The purpose of this study was to explore nationwide trends in treatment and outcomes of T1N0 esophageal cancer.
Endoscopic treatment has become an accepted option for early-stage esophageal cancer, but nationwide utilization rates and outcomes are unknown.
T1N0 esophageal cancers were identified in the National Cancer Database from 2004 to 2014. We assessed trends in treatment; compared endoscopic therapy, esophagectomy, chemoradiation, and no treatment; and performed a subgroup analysis of T1a and T1b patients from 2010 to 2014 (AJCC 7).
A total of 12,383 patients with clinical T1N0 esophageal cancer were analyzed. Over a decade, use of endoscopic therapy increased from 12.7% to 33.6%, whereas chemoradiation and esophagectomy decreased, P < 0.01. The rise in endoscopic treatment of T1a disease from 42.7% to 50.6% was accompanied by a decrease in esophagectomies from 21.7% to 12.8% (P < 0.01). For T1b disease, the rise in endoscopic treatment from 16.9% to 25.1% (P = 0.03) was accompanied by decreases in no treatment and chemoradiation, whereas the rate of esophagectomies remained approximately 50%. Unadjusted median survival was longer for patients undergoing resection: esophagectomy, 98.6 months; endoscopic therapy, 77.7 months; chemoradiation, 17.3 months; no treatment, 8.2 months; P < 0.01. Risk-adjusted Cox modeling showed esophagectomy was associated with improved survival [hazard ratio (HR): 0.85], and chemoradiation (HR: 1.79) and no treatment (HR: 3.57) with decreased survival, compared to endoscopic therapy (P < 0.01).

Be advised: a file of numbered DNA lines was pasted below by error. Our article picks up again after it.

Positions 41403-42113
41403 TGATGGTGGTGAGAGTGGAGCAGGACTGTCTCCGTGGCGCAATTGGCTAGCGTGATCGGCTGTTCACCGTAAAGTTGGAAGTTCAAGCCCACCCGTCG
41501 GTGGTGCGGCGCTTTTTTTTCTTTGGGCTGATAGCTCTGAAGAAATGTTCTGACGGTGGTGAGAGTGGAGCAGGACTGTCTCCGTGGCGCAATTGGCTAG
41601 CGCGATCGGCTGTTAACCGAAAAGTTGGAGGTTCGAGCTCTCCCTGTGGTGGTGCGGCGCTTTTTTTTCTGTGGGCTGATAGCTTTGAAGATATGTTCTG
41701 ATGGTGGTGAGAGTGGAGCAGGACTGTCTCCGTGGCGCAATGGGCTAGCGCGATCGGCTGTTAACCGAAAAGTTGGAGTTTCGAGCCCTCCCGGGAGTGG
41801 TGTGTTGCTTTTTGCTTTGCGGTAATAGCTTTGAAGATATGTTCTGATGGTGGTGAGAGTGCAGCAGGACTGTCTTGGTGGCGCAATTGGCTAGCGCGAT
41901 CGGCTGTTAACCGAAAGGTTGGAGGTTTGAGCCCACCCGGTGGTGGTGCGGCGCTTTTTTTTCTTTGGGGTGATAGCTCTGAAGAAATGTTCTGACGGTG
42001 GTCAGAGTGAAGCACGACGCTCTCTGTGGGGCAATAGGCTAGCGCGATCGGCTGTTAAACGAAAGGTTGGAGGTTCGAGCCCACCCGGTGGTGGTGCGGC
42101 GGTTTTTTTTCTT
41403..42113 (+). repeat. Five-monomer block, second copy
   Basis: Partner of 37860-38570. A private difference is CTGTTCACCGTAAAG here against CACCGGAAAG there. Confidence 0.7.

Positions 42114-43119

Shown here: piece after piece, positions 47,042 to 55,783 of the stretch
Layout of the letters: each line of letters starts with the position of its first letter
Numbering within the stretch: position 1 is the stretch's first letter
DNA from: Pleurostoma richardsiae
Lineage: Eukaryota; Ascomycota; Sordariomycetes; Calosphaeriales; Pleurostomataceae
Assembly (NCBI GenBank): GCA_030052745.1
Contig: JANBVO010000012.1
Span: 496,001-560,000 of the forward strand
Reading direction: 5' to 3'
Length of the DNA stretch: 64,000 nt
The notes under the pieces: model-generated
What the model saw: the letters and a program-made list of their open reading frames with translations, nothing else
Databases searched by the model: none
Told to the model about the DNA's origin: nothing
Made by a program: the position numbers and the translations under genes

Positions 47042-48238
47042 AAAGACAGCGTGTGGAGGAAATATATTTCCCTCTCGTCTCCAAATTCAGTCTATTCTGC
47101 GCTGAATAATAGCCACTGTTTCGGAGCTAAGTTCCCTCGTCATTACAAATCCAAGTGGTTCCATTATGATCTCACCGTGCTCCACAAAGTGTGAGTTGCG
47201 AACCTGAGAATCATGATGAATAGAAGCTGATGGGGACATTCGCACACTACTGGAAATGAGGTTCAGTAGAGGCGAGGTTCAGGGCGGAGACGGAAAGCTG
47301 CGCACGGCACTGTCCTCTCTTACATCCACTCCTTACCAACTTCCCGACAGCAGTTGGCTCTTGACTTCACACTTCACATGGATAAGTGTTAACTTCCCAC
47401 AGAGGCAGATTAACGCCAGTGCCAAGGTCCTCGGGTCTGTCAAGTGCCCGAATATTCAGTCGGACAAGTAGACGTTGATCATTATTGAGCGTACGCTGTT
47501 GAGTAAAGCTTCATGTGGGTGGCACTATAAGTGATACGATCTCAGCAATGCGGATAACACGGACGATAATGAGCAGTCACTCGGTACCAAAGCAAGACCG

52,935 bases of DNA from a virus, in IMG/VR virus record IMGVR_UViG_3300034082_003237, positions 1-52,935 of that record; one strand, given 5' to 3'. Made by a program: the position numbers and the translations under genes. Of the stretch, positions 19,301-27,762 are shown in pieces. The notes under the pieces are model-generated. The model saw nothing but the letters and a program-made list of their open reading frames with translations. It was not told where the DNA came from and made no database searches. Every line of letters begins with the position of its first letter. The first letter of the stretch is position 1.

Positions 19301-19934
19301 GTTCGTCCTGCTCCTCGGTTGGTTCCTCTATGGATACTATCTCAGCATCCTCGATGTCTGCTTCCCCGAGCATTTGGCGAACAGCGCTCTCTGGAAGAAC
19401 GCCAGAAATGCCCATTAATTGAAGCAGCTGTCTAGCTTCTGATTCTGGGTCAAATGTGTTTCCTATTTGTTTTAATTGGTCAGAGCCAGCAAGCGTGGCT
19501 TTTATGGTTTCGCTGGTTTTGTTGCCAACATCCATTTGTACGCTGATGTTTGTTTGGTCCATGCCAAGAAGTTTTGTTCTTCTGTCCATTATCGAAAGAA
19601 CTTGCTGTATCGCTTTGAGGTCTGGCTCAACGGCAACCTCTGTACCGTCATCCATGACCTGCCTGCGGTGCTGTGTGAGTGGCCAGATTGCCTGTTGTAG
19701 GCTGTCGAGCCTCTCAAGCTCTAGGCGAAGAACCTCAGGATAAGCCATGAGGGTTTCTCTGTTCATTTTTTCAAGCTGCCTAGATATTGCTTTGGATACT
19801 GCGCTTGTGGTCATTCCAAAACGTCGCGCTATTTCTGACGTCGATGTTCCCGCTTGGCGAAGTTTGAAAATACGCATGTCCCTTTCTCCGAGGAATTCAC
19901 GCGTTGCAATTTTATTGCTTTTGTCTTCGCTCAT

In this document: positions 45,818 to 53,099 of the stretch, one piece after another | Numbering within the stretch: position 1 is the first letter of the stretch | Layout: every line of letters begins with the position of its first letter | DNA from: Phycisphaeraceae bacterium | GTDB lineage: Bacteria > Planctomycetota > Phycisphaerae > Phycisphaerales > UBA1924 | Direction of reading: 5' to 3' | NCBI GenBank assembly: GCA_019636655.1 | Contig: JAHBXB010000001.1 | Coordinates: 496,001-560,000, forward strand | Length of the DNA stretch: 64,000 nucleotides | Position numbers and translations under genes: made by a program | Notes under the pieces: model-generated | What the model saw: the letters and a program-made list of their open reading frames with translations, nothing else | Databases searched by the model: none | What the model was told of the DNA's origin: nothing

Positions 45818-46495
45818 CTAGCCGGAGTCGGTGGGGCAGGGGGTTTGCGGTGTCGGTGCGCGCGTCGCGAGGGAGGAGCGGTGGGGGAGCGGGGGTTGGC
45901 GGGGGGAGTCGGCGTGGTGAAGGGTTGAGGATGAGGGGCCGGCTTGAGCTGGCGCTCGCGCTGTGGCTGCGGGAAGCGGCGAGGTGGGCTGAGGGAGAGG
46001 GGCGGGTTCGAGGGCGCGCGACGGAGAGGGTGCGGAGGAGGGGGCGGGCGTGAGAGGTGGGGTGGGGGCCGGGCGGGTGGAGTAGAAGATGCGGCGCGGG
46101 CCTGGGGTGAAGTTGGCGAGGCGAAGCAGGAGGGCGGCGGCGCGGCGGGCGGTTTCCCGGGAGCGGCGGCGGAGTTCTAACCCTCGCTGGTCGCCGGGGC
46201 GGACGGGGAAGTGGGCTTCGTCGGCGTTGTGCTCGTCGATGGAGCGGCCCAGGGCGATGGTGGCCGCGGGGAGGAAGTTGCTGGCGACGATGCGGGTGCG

Use of endoscopic therapy for T1 esophageal cancer has increased significantly: for T1a, as an alternative to esophagectomy; and for T1b, as an alternative to no treatment or chemoradiation. Despite upfront risks, long-term survival is highest for patients who can undergo esophagectomy.
Department of Surgery, Division of Cardiothoracic Surgery, Washington University in St. Louis.
This research was supported by the Barnes Jewish Hospital Foundation (TRS), National Institutes of Health (NIH) Grant Numbers 2T32HL7776 (TRS, MS) and 5T32CA009621 (JLH), and the Division of Cardiothoracic Surgery at Washington University in St. Louis.
The authors report no conflicts of interest.
Presentation: American Surgical Association 139th Annual Meeting in Dallas, TX on April 11th.
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